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Incidence and predictive factors of spinal cord stimulation treatment after lumbar spine surgery

Authors Vakkala M, Järvimäki V, Kautiainen H, Haanpää M, Alahuhta S

Received 10 June 2017

Accepted for publication 21 August 2017

Published 5 October 2017 Volume 2017:10 Pages 2405—2411

DOI https://doi.org/10.2147/JPR.S143633

Checked for plagiarism Yes

Review by Single-blind

Peer reviewers approved by Dr Amy Norman

Peer reviewer comments 2

Editor who approved publication: Dr E. Alfonso Romero-Sandoval

Merja Vakkala,1 Voitto Järvimäki,1 Hannu Kautiainen,2,3 Maija Haanpää,4,5 Seppo Alahuhta1

1Department of Anaesthesiology, Medical Research Center Oulu (MRC Oulu), Oulu University Hospital and University of Oulu, Oulu, 2Primary Health Care Unit, Kuopio University Hospital, Kuopio, 3Folkhälsan Research Center, Helsinki, 4Department of Neurosurgery, Helsinki University Hospital, 5Mutual Insurance Company Etera, Helsinki, Finland

Introduction: Spinal cord stimulation (SCS) is recommended for the treatment of postsurgical chronic back and leg pain refractory to other treatments. We wanted to estimate the incidence and predictive factors of SCS treatment in our lumbar surgery cohort.
Patients and methods: Three questionnaires (a self-made questionnaire, the Oswestry Low Back Pain Disability Questionnaire, and the Beck Depression Inventory) were sent to patients aged 18–65 years with no contraindications for the use of SCS, and who had undergone non-traumatic lumbar spine surgery in the Oulu University Hospital between June 2005 and May 2008. Patients who had a daily pain intensity of ≥5/10 with predominant radicular component were interviewed by telephone.
Results: After exclusions, 814 patients remained in this cohort. Of those, 21 patients had received SCS by the end of June 2015. Fifteen (71%) of these received benefit and continued with the treatment. Complications were rare. The number of patients who replied to the postal survey were 537 (66%). Eleven of them had undergone SCS treatment after their reply. Features predicting SCS implantation were daily or continuous pain, higher intensities of pain with predominant radicular pain, more severe pain-related functional disability, a higher prevalence of depressive symptoms, and reduced benefit from pain medication. The mean waiting time was 65 months (26–93 months). One hundred patients were interviewed by telephone. Fourteen seemed to be potential SCS candidates. From the eleven patients who underwent SCS after responding to the survey, two were classified as potential candidates in the phone interview, while nine were other patients. Twelve patients are still waiting for treatment to commence.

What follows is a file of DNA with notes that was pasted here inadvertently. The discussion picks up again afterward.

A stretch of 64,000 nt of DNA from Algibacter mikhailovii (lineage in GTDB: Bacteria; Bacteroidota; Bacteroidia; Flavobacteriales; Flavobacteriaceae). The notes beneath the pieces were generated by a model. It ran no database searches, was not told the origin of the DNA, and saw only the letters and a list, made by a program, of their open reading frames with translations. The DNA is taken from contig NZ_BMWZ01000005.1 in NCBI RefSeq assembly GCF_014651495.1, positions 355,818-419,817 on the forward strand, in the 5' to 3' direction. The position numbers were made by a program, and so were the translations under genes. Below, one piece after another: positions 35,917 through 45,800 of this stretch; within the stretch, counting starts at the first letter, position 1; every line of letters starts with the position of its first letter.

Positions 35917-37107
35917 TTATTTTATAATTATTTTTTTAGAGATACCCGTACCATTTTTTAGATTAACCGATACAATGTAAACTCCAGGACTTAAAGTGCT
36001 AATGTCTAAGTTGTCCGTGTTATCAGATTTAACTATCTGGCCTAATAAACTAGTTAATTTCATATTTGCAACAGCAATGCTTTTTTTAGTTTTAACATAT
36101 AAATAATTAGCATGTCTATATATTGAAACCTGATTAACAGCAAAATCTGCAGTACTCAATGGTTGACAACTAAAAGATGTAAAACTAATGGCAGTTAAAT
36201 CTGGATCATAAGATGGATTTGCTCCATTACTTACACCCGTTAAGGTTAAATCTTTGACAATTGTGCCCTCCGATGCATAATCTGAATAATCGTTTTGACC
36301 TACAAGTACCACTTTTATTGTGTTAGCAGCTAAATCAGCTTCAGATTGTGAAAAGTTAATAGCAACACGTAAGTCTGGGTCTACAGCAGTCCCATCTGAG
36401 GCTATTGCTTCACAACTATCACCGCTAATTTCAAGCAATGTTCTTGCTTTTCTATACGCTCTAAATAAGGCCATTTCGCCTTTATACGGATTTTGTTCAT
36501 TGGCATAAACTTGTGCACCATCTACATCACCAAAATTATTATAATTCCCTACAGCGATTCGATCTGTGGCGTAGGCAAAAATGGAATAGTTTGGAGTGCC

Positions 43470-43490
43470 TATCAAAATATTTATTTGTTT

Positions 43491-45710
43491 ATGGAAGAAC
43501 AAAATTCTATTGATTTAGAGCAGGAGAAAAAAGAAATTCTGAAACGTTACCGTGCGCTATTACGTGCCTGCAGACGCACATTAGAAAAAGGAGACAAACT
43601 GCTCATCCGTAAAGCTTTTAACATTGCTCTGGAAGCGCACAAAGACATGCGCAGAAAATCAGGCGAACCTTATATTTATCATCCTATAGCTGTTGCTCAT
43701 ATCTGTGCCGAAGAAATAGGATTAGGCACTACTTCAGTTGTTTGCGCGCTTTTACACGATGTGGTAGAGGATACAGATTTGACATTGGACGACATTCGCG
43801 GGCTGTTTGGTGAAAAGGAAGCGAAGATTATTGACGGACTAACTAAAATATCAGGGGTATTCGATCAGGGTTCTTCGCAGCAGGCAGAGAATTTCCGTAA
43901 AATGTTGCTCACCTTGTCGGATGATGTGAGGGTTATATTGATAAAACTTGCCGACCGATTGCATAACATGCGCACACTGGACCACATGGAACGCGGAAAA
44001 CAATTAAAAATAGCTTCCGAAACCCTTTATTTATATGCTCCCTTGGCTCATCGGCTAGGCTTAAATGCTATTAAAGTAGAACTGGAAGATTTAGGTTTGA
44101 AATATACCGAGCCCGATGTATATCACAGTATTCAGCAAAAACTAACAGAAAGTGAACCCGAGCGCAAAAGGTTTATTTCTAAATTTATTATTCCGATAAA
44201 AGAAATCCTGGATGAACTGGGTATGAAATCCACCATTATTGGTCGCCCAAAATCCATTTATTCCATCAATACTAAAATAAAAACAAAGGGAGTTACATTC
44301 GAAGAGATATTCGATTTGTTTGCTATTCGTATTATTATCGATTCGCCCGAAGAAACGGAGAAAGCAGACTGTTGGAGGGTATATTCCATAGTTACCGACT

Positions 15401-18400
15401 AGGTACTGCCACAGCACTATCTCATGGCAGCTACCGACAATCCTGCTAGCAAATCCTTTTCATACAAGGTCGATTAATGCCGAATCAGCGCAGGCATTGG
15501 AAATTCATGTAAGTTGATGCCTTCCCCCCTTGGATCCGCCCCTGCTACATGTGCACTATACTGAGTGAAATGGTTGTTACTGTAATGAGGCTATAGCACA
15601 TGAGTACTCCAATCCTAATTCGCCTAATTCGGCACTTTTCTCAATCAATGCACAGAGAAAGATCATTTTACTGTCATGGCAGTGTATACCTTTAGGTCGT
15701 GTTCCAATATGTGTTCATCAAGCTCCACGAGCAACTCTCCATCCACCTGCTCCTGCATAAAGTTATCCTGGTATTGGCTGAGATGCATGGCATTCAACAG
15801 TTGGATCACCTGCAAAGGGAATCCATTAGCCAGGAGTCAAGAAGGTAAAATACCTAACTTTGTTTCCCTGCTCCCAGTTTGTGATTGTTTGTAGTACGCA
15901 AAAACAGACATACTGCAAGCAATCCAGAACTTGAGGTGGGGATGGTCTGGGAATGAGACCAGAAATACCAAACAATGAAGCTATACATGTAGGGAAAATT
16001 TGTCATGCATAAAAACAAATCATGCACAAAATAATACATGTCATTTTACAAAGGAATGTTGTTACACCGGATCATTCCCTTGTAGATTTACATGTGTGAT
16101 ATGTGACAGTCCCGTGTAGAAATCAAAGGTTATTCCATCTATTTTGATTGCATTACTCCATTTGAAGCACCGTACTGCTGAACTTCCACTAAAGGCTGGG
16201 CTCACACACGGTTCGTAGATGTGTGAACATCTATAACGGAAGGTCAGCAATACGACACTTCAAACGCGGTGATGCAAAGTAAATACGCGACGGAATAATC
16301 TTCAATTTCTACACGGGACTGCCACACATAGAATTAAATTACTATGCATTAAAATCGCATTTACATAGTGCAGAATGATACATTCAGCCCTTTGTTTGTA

Conclusion: In our region, the SCS treatment is used only for very serious pain conditions. Waiting time is too long and it may be the reason why this treatment option is not offered to all candidates.

Keywords: disc surgery, spinal fusion, decompression surgery, chronic back and leg pain, Beck Depression Inventory, Oswestry Disability Index

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